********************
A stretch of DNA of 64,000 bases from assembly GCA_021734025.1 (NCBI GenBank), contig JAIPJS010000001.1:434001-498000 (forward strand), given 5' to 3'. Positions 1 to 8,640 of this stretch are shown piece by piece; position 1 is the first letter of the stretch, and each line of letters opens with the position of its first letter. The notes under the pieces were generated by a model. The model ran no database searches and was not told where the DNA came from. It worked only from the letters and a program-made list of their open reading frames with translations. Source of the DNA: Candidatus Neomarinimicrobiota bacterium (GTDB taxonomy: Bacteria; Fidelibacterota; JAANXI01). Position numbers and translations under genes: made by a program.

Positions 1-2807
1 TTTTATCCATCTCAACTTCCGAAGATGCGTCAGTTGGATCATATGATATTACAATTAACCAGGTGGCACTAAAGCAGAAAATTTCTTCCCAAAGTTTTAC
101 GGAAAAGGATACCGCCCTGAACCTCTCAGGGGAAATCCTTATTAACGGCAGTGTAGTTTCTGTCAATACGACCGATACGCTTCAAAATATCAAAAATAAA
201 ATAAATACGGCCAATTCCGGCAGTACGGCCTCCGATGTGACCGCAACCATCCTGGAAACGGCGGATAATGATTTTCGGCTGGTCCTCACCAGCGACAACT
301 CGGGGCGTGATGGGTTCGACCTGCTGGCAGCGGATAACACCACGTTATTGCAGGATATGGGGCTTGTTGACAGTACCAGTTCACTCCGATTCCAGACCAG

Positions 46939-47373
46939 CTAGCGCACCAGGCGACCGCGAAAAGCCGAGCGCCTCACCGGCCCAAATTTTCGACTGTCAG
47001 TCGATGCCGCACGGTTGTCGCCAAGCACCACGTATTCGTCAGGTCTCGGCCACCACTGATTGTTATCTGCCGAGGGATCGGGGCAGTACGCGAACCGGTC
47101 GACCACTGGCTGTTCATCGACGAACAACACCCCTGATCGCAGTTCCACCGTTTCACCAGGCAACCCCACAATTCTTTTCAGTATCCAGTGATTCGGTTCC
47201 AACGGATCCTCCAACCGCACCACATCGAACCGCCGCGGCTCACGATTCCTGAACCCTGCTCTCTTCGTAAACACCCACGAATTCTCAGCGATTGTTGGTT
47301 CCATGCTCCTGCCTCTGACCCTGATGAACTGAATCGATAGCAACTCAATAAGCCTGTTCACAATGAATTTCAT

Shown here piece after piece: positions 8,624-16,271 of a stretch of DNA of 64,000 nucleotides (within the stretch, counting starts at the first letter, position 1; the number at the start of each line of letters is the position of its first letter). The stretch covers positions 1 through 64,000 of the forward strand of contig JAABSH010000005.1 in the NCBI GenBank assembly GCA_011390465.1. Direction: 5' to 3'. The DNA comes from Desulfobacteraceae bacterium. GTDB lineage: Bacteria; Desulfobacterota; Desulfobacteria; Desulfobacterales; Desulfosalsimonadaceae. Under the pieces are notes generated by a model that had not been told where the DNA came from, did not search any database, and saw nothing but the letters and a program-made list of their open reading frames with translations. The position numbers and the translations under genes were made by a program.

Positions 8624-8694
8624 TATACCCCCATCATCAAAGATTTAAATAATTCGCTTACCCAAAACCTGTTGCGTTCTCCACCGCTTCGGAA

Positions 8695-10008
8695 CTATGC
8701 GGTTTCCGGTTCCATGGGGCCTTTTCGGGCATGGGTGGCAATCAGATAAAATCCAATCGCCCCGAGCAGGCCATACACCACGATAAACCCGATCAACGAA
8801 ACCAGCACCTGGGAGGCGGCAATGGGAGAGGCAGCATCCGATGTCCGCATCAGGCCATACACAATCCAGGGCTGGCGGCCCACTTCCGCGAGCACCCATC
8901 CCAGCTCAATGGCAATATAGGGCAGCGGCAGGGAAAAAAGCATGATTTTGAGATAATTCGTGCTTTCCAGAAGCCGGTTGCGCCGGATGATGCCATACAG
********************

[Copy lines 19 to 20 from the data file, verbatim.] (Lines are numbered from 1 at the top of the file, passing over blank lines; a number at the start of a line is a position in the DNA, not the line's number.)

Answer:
8801 ACCAGCACCTGGGAGGCGGCAATGGGAGAGGCAGCATCCGATGTCCGCATCAGGCCATACACAATCCAGGGCTGGCGGCCCACTTCCGCGAGCACCCATC
8901 CCAGCTCAATGGCAATATAGGGCAGCGGCAGGGAAAAAAGCATGATTTTGAGATAATTCGTGCTTTCCAGAAGCCGGTTGCGCCGGATGATGCCATACAG